What is the price of perfection? When you pay for professional editing, shouldn’t you be assured that your book will be error-free? Accuracy rates for professional editors today are quite high. Yet language and the art of writing don’t lend themselves to a strictly formulaic approach, and reader-reported errors and fumbles that creep in during revisions don’t necessarily point to poor editing. Here’s how to strike a balance between unreasonable expections and professional standards.
Is demanding perfection realistic?
Editing is as much an art as it is a science. Even so, most professions work within accepted accuracy rates, and editing is no different. A 95 percent accuracy rate makes a respectable benchmark for editing, according to several experts cited in a well-documented discussion of editorial error rates. That sounds like a reasonable benchmark to me—and for many books, it might be.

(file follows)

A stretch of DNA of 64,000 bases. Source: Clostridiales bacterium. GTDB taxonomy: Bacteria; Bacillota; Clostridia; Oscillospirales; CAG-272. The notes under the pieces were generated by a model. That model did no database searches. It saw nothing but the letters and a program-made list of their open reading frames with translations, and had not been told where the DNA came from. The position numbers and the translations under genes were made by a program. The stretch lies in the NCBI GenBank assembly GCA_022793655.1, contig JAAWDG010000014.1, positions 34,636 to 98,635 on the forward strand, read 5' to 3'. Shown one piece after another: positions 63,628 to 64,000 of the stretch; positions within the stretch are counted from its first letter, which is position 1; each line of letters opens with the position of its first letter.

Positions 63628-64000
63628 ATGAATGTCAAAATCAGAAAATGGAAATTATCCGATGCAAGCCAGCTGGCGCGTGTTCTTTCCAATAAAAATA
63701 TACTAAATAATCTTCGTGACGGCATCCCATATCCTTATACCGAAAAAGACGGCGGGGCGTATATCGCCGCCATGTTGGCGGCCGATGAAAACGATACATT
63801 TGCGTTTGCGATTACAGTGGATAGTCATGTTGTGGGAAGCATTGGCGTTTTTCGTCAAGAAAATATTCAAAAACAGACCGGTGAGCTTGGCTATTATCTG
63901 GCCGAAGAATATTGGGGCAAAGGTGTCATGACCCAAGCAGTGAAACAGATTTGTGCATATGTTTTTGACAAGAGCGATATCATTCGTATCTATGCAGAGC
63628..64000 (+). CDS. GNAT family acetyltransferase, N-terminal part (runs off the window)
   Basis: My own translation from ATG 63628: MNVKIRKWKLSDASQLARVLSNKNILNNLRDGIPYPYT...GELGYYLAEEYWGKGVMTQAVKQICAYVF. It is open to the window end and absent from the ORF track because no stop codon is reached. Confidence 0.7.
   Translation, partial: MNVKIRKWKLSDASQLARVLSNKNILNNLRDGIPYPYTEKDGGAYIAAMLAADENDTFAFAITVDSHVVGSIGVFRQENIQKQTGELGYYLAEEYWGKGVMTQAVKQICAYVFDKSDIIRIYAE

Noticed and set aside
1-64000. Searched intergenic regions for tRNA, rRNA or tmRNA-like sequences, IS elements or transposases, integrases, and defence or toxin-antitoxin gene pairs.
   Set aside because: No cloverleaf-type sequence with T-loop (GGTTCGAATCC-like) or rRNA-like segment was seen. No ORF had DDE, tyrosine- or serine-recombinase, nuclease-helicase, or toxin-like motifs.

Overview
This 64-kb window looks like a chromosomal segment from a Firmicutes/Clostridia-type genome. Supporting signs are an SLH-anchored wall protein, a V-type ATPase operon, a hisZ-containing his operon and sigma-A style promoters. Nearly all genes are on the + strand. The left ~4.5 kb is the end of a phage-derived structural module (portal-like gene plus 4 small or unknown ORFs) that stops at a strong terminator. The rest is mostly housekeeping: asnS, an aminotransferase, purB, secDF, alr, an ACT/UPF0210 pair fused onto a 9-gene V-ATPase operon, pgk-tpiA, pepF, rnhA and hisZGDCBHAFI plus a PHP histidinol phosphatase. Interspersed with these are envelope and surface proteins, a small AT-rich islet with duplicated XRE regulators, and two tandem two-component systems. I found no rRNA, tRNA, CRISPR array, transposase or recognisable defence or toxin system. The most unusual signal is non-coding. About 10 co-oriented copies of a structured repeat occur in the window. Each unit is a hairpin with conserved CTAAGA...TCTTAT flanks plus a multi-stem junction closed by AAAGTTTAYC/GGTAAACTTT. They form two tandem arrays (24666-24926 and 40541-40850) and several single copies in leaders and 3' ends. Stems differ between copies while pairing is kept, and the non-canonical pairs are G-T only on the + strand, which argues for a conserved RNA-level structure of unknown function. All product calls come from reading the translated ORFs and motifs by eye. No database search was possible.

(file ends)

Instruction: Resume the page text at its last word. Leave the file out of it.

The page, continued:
But what about your book? Should you expect to find 5 percent of the errors left in? To gain some perspective, consider the heavy line edit I did last year for a first-time author on a book that started out at well over 150,000 words. The edit generated 33,310 revisions.
This is a fantastic article written by fiction editor Lisa Poisso. She echos in a succinct way, my feelings exactly.
- industry standards
- basic types of edits
- how to reduce errors after an edit
- how different editors work
- how “keeping costs down” might affect efficiency
To read the entire article, click HERE.
And Happy Editing 🙂